Pressure mounts to send Assange to Sweden
More than 70 British lawmakers have urged the government to make sure that WikiLeaks founder Julian Assange faces Swedish justice if prosecutors there reopen a rape allegation against him.
The lawmakers signed a letter late Friday urging Home Secretary Sajid Javid to “do everything you can to champion action that will ensure Julian Assange can be extradited to Sweden in the event Sweden makes an extradition request”.
Sweden suspended its investigation into possible serious sexual misconduct against Assange two years ago because he was beyond their reach while he was living in the Ecuadorian Embassy in London with political asylum status.
He was arrested Thursday after Ecuador withdrew his asylum. Assange is now in Belmarsh Prison in southeast London, waiting to be sentenced for jumping bail in Britain and facing an extradition request from the United States on charges of conspiring to break into a Pentagon computer.
WikiLeaks says that he will fight the US extradition request and has been meeting with his legal team to plan his defence.
If Britain receives competing extradition requests, lawyers say the home secretary would have some leeway in deciding which takes priority. Considerations usually include which request came first and which alleged crime is more serious.
Most of the lawmakers who signed the letter are from the opposition Labour Party, whose leader, Jeremy Corbyn, wants Britain to refuse to send Assange to the US. After Assange’s arrest, Corbyn praised him for exposing US atrocities committed in Iraq and Afghanistan when WikiLeaks released tens of thousands of confidential US documents in 2010.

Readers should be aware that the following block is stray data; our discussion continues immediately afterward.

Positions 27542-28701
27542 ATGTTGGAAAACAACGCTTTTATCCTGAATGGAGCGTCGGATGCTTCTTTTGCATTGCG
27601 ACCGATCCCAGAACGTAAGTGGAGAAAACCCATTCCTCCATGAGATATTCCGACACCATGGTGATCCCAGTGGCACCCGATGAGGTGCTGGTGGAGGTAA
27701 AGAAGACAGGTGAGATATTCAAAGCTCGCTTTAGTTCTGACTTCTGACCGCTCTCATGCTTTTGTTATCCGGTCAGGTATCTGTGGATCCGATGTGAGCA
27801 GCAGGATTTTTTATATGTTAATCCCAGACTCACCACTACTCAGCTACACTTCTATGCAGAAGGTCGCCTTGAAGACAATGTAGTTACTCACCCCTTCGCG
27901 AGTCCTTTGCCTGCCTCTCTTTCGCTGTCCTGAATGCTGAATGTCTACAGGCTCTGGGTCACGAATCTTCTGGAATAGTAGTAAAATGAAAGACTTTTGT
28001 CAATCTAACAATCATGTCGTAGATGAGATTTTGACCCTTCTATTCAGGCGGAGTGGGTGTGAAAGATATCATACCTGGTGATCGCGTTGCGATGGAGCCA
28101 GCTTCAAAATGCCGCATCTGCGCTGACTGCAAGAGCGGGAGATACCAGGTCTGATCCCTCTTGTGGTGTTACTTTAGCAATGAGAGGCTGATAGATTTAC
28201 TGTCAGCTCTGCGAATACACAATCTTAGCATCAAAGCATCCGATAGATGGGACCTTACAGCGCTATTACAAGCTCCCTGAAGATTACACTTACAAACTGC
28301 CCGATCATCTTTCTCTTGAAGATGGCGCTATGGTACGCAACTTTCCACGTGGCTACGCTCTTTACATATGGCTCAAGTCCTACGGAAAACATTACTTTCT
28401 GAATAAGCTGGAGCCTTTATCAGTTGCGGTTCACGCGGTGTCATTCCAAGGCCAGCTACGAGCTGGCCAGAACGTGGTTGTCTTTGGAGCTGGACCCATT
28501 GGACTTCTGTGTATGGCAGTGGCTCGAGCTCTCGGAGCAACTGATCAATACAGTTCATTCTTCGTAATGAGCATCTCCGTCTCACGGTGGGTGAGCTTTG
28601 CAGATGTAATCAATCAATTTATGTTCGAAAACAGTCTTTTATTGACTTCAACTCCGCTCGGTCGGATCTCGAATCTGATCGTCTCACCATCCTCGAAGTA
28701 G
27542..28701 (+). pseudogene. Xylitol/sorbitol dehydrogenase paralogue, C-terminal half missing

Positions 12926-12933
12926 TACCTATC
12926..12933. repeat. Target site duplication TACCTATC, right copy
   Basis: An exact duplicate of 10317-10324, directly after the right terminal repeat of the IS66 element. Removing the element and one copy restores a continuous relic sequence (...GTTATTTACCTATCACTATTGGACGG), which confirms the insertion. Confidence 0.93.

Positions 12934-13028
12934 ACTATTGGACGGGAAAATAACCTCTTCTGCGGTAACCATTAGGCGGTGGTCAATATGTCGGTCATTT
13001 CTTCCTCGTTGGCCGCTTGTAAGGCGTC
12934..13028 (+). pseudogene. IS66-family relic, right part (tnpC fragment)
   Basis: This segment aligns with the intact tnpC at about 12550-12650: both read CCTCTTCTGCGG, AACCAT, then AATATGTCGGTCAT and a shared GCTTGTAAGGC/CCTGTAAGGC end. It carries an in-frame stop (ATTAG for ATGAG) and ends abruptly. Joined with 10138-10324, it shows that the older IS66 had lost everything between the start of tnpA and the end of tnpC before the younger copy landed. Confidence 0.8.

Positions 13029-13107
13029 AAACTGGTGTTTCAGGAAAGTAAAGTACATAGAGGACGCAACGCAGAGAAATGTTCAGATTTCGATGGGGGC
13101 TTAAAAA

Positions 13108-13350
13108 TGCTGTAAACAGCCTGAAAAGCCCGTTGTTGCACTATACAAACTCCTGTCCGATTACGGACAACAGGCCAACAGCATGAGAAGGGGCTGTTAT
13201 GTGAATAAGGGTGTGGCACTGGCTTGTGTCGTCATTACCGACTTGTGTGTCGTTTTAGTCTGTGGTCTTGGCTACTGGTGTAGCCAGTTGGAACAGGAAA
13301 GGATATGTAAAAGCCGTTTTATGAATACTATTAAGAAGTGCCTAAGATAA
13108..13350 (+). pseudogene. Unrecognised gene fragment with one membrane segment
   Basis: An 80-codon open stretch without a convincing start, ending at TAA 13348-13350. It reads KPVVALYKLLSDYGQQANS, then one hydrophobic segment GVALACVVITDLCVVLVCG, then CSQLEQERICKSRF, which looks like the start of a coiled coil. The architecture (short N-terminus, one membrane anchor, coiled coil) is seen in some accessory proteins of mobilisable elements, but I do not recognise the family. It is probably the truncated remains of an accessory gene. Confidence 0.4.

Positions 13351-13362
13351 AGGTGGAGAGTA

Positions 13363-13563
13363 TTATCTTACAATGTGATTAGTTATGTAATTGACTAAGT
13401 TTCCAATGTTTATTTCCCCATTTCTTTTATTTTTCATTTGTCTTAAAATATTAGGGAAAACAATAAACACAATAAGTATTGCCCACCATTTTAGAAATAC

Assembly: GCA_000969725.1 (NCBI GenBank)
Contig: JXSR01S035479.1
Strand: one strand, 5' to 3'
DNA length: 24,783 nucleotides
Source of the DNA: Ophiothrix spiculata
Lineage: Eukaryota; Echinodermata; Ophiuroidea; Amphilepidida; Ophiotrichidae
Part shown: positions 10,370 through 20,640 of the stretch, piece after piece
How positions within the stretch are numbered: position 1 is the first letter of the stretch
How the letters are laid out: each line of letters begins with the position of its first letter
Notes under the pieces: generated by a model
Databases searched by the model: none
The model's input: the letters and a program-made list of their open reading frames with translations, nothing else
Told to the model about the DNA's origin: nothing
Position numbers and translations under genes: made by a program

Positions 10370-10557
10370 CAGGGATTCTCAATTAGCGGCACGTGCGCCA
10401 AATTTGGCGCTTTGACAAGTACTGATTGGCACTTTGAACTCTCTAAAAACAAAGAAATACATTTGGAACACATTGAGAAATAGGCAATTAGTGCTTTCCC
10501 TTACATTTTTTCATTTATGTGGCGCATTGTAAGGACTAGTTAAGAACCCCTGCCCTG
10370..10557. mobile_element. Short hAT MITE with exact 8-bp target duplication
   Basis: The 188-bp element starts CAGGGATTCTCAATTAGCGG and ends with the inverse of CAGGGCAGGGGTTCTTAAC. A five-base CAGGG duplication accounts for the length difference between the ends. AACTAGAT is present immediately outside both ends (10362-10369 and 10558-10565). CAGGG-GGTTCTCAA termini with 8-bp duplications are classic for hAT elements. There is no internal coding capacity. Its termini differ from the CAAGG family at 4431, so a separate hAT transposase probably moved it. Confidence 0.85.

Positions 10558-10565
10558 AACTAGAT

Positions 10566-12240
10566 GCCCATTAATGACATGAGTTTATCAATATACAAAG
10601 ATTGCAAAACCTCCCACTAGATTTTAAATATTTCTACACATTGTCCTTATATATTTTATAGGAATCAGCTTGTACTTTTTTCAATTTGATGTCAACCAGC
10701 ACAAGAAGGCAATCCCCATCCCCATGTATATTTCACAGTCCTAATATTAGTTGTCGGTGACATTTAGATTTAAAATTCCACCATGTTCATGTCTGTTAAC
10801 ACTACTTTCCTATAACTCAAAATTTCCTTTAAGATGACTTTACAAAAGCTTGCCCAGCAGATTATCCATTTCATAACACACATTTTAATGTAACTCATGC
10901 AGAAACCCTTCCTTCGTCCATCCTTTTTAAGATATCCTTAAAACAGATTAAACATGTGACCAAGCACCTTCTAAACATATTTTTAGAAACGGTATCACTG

Some Conservative Party members are also backing the move. Prominent lawmaker Alistair Burt, a former Foreign Office minister, said the “minimising of the issues in relation to sexual assault are really quite disturbing”.
He said the testimony of the women who have been involved makes it “essential” that Assange face justice, to either be cleared or convicted.
British politicians are free to lobby the government for a certain course of action, but it is up to the courts to decide whether the US request for Assange’s extradition — and a possible future request from Sweden — should be honoured.
The Home Secretary, a senior Cabinet official, has some leeway to block extradition under certain specific circumstances, including cases where a person facing extradition might face capital punishment or torture in that country.
Assange, 47, has denied the sexual misconduct allegations, which he claims are politically motivated. He has not had a chance to enter a plea in response to the US charge, but he has claimed that all of his WikiLeaks actions are those of a legitimate journalist.